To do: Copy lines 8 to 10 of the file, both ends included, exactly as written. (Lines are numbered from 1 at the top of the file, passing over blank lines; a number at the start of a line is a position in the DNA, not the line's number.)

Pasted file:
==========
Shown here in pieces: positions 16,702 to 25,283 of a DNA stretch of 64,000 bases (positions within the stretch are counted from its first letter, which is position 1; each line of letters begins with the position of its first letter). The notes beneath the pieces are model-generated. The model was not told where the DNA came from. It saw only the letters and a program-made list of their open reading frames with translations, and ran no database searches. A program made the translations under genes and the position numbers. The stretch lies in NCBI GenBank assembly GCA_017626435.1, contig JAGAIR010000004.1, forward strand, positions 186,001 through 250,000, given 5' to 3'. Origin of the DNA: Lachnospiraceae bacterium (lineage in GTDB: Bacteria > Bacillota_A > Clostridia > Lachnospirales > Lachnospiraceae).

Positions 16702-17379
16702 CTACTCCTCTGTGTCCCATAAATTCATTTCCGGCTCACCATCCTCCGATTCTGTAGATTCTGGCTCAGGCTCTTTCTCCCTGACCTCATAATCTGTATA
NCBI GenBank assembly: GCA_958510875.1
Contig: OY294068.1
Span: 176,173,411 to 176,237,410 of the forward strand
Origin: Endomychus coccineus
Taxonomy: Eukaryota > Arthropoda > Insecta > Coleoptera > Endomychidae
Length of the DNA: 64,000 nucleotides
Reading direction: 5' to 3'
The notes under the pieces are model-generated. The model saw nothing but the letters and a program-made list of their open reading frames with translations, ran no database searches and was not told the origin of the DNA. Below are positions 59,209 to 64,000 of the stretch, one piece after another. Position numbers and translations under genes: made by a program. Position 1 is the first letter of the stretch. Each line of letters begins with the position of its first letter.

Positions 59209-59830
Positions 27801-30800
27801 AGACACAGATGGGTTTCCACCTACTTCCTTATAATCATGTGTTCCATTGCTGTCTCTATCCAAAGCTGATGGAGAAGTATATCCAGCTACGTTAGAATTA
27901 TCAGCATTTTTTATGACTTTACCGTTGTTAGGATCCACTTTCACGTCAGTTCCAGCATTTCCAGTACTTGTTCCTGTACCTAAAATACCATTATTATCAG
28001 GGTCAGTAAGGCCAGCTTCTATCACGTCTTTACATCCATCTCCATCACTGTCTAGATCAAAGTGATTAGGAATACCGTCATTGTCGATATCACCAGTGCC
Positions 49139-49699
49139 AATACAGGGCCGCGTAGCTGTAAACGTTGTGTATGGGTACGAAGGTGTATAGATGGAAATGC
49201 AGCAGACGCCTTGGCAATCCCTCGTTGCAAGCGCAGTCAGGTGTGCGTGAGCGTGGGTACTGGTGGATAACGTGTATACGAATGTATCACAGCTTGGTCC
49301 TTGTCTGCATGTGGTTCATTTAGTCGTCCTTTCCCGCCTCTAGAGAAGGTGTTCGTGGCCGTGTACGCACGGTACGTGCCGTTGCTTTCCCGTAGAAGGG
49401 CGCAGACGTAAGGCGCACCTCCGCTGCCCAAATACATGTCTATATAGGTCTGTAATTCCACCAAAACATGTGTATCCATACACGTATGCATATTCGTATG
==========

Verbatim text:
Taxonomy: Eukaryota > Arthropoda > Insecta > Coleoptera > Endomychidae
Length of the DNA: 64,000 nucleotides
Reading direction: 5' to 3'